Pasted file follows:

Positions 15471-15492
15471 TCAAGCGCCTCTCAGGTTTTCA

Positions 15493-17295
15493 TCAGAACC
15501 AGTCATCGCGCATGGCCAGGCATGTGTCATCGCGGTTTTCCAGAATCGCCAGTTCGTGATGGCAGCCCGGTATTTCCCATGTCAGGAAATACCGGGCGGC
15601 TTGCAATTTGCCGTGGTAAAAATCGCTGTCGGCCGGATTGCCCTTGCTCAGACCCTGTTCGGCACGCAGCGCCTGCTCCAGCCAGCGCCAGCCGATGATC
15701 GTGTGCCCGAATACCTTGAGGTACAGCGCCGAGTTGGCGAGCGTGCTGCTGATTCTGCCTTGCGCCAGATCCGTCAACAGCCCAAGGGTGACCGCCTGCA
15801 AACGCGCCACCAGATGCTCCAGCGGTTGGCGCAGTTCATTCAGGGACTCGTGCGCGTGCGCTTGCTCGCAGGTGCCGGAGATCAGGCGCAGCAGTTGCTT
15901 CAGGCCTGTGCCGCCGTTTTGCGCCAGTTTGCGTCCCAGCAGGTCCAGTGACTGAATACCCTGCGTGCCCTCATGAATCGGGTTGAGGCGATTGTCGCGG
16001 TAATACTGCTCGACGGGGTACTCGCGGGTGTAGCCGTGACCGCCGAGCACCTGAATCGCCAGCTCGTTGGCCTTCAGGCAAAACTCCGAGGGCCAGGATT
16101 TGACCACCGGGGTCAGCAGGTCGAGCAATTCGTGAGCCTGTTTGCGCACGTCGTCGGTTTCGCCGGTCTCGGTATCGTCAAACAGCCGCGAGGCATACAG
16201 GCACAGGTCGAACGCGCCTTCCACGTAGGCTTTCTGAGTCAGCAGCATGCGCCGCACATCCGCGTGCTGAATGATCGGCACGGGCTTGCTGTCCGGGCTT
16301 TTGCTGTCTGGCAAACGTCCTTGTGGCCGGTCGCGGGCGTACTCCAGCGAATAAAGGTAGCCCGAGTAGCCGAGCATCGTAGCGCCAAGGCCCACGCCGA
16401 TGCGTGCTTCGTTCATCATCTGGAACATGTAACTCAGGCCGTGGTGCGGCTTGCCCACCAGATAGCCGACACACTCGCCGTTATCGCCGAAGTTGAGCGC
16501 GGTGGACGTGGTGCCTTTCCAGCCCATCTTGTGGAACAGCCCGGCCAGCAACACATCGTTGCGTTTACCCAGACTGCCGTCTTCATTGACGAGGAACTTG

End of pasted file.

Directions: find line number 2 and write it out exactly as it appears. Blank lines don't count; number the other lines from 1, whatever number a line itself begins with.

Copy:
15471 TCAAGCGCCTCTCAGGTTTTCA